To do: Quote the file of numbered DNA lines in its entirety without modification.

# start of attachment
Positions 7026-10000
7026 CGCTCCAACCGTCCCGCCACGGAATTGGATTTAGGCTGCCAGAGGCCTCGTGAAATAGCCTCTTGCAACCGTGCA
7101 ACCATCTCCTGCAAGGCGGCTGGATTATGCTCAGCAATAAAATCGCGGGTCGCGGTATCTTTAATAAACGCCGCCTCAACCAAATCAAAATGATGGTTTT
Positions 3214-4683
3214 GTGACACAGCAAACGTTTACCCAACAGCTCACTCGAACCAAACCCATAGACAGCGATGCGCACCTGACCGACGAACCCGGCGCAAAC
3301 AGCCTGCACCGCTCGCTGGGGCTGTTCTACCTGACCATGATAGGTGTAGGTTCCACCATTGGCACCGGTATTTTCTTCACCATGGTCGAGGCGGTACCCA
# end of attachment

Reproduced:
Positions 7026-10000
7026 CGCTCCAACCGTCCCGCCACGGAATTGGATTTAGGCTGCCAGAGGCCTCGTGAAATAGCCTCTTGCAACCGTGCA
7101 ACCATCTCCTGCAAGGCGGCTGGATTATGCTCAGCAATAAAATCGCGGGTCGCGGTATCTTTAATAAACGCCGCCTCAACCAAATCAAAATGATGGTTTT
Positions 3214-4683
3214 GTGACACAGCAAACGTTTACCCAACAGCTCACTCGAACCAAACCCATAGACAGCGATGCGCACCTGACCGACGAACCCGGCGCAAAC
3301 AGCCTGCACCGCTCGCTGGGGCTGTTCTACCTGACCATGATAGGTGTAGGTTCCACCATTGGCACCGGTATTTTCTTCACCATGGTCGAGGCGGTACCCA